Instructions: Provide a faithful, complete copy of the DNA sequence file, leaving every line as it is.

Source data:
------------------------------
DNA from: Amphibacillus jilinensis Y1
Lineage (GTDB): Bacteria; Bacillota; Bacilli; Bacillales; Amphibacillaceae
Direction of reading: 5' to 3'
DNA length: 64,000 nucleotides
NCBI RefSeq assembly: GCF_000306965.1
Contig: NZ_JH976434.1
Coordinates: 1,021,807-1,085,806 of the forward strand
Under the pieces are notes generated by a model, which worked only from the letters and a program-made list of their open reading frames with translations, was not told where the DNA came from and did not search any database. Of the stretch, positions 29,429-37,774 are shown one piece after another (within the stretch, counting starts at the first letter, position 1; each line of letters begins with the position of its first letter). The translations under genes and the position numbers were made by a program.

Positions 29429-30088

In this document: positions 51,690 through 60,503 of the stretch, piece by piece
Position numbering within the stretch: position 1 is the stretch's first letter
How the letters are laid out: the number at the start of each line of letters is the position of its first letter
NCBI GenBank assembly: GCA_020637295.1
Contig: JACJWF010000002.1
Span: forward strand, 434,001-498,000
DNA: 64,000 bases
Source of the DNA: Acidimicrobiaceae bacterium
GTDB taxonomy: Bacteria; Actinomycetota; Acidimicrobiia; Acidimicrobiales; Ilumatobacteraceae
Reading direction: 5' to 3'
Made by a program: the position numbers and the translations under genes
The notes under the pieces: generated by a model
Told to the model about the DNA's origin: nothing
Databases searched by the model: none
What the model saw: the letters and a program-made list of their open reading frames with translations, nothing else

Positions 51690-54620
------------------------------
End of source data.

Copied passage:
DNA from: Amphibacillus jilinensis Y1
Lineage (GTDB): Bacteria; Bacillota; Bacilli; Bacillales; Amphibacillaceae
Direction of reading: 5' to 3'
DNA length: 64,000 nucleotides
NCBI RefSeq assembly: GCF_000306965.1
Contig: NZ_JH976434.1
Coordinates: 1,021,807-1,085,806 of the forward strand
Under the pieces are notes generated by a model, which worked only from the letters and a program-made list of their open reading frames with translations, was not told where the DNA came from and did not search any database. Of the stretch, positions 29,429-37,774 are shown one piece after another (within the stretch, counting starts at the first letter, position 1; each line of letters begins with the position of its first letter). The translations under genes and the position numbers were made by a program.

Positions 29429-30088

In this document: positions 51,690 through 60,503 of the stretch, piece by piece
Position numbering within the stretch: position 1 is the stretch's first letter
How the letters are laid out: the number at the start of each line of letters is the position of its first letter
NCBI GenBank assembly: GCA_020637295.1
Contig: JACJWF010000002.1
Span: forward strand, 434,001-498,000
DNA: 64,000 bases
Source of the DNA: Acidimicrobiaceae bacterium
GTDB taxonomy: Bacteria; Actinomycetota; Acidimicrobiia; Acidimicrobiales; Ilumatobacteraceae
Reading direction: 5' to 3'
Made by a program: the position numbers and the translations under genes
The notes under the pieces: generated by a model
Told to the model about the DNA's origin: nothing
Databases searched by the model: none
What the model saw: the letters and a program-made list of their open reading frames with translations, nothing else

Positions 51690-54620